Jewish Refugees in Rowne, Poland

This photograph of 1921 shows three starving Jewish refugees in Rowne, Poland (present-day Rovno or Rivne, Ukraine), staring at the camera. In addition to the widespread displacement, famine, disease, and economic hardship that existed in the aftermath of World War I, the Jewish populations of Eastern Europe underwent new suffering as a result of the Russian Revolution and subsequent civil war. Rowne, a commercial hub with a large Jewish population, was among the towns visited by the first team of field representatives sent to Poland by the American Jewish Joint Distribution Committee (JDC). Such teams included social workers, physicians, and teachers. The JDC was founded by American Jews in New York City in 1914 to provide wartime relief to Jewish communities. Since 1914, the JDC has operated as a global humanitarian organization, providing food, clothing, medicine, child care, job training, and refugee assistance in more than 90 countries. The photograph is from the archives of the JDC, which contain photographs, documents, film, video, oral histories, and artifacts documenting the work of the organization from World War I to the present.

The American Public Bathhouse in Krakow, Poland

This photograph depicts a mikvah (bathhouse) in Krakow, rebuilt in 1921‒22. The old Jewish ritual bath building, facing Szeroka Broad Street, left in ruins by war, was utilized in the reconstruction. The sign in Polish reads: “American Public Bath House.” World War I tore a calamitous path through the Jewish communities of Eastern Europe, leaving in its wake widespread famine, disease, and economic hardship. In the immediate postwar years beleaguered Jewish communities faced continued challenges that threatened their existence. New socio-economic realities stripped European Jews of their former livelihoods, leaving them without the means to help themselves. Their communal infrastructure also lay in ruins. To address these conditions, the American Jewish Joint Distribution Committee (JDC), a humanitarian organization created at the start of World War I, helped the Polish Jewish community to rebuild communal institutions and to develop new health and welfare programs. This photograph is from the archives of the JDC, which contain documents, photographs, film, video, oral histories, and artifacts recording the work of the organization from World War I to the present.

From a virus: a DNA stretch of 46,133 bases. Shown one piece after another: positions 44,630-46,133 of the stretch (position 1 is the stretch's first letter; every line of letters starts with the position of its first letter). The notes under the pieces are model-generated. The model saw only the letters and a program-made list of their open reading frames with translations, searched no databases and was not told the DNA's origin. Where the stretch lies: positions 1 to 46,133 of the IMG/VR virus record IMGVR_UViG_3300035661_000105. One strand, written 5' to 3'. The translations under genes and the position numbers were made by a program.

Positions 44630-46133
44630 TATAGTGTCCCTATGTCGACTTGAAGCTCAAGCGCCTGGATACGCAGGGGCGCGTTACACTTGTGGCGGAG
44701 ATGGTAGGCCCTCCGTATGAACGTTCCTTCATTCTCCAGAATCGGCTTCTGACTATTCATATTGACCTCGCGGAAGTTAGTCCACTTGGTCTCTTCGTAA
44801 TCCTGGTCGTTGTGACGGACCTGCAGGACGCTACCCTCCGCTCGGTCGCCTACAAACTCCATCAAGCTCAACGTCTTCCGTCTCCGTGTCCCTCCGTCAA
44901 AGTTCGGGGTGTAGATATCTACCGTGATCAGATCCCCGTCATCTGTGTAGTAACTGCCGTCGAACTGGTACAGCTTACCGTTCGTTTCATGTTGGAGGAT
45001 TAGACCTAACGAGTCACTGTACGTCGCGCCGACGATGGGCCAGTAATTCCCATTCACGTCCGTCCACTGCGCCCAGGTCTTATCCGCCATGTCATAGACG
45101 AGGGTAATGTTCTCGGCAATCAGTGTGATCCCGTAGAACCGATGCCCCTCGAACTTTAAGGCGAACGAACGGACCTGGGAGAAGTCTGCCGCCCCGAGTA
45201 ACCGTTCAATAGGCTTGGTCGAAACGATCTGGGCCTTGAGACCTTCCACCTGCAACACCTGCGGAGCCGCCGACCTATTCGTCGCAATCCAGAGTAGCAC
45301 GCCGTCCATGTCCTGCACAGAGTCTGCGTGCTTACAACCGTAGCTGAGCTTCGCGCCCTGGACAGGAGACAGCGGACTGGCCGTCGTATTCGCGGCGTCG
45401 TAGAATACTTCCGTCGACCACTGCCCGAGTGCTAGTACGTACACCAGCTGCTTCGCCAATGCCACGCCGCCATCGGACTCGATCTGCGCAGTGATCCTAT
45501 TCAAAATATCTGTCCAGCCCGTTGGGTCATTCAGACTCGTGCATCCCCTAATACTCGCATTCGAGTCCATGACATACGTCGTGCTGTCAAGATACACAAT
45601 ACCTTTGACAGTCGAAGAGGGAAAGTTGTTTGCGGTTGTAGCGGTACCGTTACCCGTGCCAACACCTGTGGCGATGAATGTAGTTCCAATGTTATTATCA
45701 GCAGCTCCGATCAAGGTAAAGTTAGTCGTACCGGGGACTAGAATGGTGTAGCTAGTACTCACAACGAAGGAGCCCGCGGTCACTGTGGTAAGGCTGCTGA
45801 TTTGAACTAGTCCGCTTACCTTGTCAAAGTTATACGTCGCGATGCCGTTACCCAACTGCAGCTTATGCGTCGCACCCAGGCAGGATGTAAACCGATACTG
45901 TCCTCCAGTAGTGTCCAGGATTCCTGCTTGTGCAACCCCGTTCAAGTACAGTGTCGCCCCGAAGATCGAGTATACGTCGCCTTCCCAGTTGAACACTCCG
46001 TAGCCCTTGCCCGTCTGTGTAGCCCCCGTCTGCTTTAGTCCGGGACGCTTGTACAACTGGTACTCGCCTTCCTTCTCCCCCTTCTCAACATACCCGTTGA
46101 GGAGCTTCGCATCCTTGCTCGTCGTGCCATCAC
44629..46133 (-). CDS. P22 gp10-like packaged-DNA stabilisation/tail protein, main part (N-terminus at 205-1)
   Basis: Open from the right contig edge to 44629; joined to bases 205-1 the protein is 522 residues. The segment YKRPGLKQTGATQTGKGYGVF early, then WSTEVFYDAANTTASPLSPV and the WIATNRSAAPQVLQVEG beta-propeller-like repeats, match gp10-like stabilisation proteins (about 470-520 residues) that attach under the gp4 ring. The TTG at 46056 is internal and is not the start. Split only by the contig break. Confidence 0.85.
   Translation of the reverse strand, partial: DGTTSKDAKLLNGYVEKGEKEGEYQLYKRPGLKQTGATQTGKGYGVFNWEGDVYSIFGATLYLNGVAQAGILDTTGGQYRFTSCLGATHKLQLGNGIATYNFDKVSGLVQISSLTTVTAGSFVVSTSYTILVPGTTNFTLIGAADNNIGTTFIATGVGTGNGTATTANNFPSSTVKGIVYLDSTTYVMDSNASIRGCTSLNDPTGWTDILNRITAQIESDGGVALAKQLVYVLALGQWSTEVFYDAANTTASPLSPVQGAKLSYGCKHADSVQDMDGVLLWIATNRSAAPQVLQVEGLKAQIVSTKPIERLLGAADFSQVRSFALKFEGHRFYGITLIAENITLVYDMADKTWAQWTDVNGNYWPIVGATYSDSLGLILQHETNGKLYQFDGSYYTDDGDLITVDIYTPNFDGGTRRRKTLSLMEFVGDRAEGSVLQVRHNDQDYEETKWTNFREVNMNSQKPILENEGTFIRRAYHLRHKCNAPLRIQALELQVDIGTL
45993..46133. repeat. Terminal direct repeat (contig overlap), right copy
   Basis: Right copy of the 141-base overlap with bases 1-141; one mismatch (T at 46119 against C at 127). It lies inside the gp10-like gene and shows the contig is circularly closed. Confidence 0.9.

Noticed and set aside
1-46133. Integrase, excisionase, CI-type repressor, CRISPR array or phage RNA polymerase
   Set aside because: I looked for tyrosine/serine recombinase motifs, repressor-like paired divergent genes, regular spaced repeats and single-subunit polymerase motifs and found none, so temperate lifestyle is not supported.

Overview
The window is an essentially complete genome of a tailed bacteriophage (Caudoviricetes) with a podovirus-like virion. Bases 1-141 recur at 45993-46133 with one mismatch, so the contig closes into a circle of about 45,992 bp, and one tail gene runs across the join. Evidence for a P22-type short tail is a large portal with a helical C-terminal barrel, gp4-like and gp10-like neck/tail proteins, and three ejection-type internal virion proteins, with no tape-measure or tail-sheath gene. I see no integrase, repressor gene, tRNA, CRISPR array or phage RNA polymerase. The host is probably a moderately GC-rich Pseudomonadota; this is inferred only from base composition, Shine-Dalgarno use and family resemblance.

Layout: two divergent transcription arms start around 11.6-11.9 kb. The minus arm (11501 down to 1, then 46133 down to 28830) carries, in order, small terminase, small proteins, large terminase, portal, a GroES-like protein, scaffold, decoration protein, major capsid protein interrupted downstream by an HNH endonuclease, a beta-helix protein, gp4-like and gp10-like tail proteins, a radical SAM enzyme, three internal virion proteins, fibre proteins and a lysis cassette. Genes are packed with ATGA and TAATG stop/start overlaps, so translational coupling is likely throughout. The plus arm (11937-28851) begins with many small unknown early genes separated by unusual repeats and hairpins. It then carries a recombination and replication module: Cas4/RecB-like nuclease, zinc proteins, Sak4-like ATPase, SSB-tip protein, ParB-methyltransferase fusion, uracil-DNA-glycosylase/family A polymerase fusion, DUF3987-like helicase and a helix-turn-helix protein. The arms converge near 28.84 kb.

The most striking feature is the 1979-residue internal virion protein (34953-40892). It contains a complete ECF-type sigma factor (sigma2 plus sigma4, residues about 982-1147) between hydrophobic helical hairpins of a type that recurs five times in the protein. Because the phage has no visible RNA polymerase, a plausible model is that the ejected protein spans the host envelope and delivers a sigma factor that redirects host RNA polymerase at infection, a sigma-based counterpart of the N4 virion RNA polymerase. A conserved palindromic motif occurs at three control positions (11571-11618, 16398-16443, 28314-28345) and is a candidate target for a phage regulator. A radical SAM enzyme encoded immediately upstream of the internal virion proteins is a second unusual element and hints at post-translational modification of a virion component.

A Health Team during an Anti-Typhus Campaign, Poland

During World War I and in the wars and upheavals that followed, the destruction of homes and public bathing facilities in Poland and the displacement of large populations led to widespread epidemics of typhus and other diseases. The American Jewish Joint Distribution Committee (JDC), a humanitarian organization created to aid Jews affected by the war and its aftermath, supported medical and sanitary work by existing regional organizations. In April 1920 the JDC sent American Doctor Harry Plotz, the discoverer of a typhus vaccine, to investigate the crisis conditions in Poland (including in regions currently part of Ukraine) and to develop a more comprehensive, systematic approach to preventing the spread of disease. Plotz brought a team of doctors, nurses and health inspectors and a mobile delousing machine, which heated clothing and blankets to very high temperatures. This photograph shows a team of medical professionals involved in the anti-typhus campaign. The photograph is from the archives of the JDC, which contain documents, photographs, film, video, oral histories, and artifacts recording the work of the organization from World War I to the present.